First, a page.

On the 14th of October 1889 Wilson Edward Sisty died in Denver. He was eighty-three years old. He was buried on the 16th of October in Riverside Cemetery. A search for a record of a death for Wilson Edward Sisty was conducted in the Colorado Office of the State Registrar of Vital Records but no record was found.

The following was published in the "Denver Republican" on 1889 October 15 –


At a little after 2 o’clock yesterday afternoon the last breath was drawn by one of the oldest and best known of the early pioneers of Colorado, William B. (sic) Sisty.

Mr. Sisty was one of the first to land in the Pike’s Peak country, and in the winter of 1865-6 (sic) was a deputy sheriff under the provisional government. Of course he was a miner, and in days gone by many good properties have been under his management. When the office of state fish commissioner was established Mr. Sisty was put in charge, and he did some very good work for the State.

At one time last evening one corner of the lobby of the Windsor was filled with Colorado pioneers. The chief topic of conversation was the last vacancy in the ranks. Some of the younger members eyed their elder brothers with a questioning glance as much as to say, Will it be your turn next?

“Bill” Sisty was warm-hearted and generous, quick to make friends, and he numbered them by the hundreds in all classes and conditions of society.

The following was published in the "Denver Rocky Mountain News" on 1889 October 16 –

- Mexican veterans are requested to meet at 1724 Lawrence street to-day at 2 p.m. to attend the funeral of W. E. Sisty.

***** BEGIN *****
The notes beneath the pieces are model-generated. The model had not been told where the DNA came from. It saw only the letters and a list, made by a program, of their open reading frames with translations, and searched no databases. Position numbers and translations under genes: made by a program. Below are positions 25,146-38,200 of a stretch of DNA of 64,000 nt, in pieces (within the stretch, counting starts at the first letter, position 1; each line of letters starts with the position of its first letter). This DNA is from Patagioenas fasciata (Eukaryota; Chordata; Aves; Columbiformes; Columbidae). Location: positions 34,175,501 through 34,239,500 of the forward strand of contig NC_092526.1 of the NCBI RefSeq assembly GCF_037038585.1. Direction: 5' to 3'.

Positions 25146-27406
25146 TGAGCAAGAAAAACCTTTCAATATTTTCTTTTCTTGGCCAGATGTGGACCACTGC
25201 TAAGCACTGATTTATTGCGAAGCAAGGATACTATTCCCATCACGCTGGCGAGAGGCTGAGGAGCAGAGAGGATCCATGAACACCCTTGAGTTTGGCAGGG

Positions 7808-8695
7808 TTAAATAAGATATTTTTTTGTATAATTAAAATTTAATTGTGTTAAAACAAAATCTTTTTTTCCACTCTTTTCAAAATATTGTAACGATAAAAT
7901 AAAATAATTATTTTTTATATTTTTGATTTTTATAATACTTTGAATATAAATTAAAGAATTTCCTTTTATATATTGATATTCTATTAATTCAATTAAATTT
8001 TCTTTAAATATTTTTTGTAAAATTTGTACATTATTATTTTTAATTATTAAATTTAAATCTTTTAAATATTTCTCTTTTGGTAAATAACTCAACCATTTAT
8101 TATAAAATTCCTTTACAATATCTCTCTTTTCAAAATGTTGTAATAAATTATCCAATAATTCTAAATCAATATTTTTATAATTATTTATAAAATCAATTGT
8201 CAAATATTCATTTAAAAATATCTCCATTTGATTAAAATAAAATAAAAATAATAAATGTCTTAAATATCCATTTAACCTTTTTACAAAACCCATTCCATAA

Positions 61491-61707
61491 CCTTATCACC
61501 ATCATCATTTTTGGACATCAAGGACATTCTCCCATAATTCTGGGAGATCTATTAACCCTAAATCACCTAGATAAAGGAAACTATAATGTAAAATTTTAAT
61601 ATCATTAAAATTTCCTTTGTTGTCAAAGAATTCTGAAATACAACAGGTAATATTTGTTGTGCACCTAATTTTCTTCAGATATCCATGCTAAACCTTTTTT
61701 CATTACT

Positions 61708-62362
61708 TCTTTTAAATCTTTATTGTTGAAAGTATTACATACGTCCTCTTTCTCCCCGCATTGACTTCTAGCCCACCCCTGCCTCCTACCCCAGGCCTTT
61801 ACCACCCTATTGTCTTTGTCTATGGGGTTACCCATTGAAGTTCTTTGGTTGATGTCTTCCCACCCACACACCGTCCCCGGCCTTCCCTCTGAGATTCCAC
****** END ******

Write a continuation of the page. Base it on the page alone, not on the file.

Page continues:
- The members of the Society of Colorado Pioneers are requested to meet at city hall at 1:30 p.m. to-day to attend the funeral of W. E. Sisty.

The following was published in the "Denver Rocky Mountain News" on 1889 October 17 –
W.E. Sisty’s Cemetery Monument with Reenactor. Copyright 2009 Denver Police Law Enforcement Museum, Inc. All Rights Reserved. Used with permission.

The funeral over the remains of Wilson E. Sisty took place yesterday from Miller’s undertaking rooms. It was very largely attended, among those present being about seventy-five members of the society of Colorado Pioneers and nearly all the Mexican veterans who survive. Services were held over the remains by Rev. A. A. Cameron, who delivered a short address, touching upon the excellent qualities of the departed. Interment was at Riverside cemetery.

This was published in the "Denver Post" in 28 June 1901 –

Wagon Road Company the First.

The first incorporation papers filed in the state of Colorado were found yesterday among the records of the secretary of state’s office. On the back of the document is written the following: “Certificate of organization of Clear Creek and Hot Sulphur Springs Wagon Road company. Filed for record Oct. 13, 1862, 10 o’clock a.m. Recorded in Book A, pages 3 and 4.” On the bottom of the page is the signature of “Sam H. Elbert, secretary of Colorado territory.” The company was organized October 9, 1862. The road was to run from “Empire City, in Clear Creek county, to Bang’s creek, some three miles westerly from the Hot Sulphur springs, in the Middle park, in the county of Summit.” The company had a capitalization of $6,000, with the following incorporators: Wilson E. Sisty, William H. Russell, Gilbert B. Reed, Samuel R. Womack, Charles C. Bangs.

This was published in the "Colorado Transcript" (Golden, Jefferson County) on 21 December 1911, –

Georgetown Courier –

Downieville was probably the first townsite located in Clear Creek county. The townsite consisting of 90 acres, was taken up on the 5th of August, 1859, by Wilson E. Sisty, Col. Sam McLean and 35 others. For a time the town was the most thrifty of any of the mining camps, but the placers did not pan out enough gold to make mining profitable. The town supported a theatrical company for a summer in 1860 and the people used to walk over from Central City to attend performances.

The archives of the probate court in Denver was contacted and the files were searched as well as the large wills files and no will was found for Wilson E. Sisty.

The following resolution was promulgated on the 22nd of November 2011, 150 years after the establishment of Brookvale as a town in Colorado –












Parents of Wilson Edward Sisty: Children of Wilson Edward Sisty and Ann Simpson:
Last updated: Friday, 02-Nov-2018 13:14:22 MDT | Author: Ed Mashmann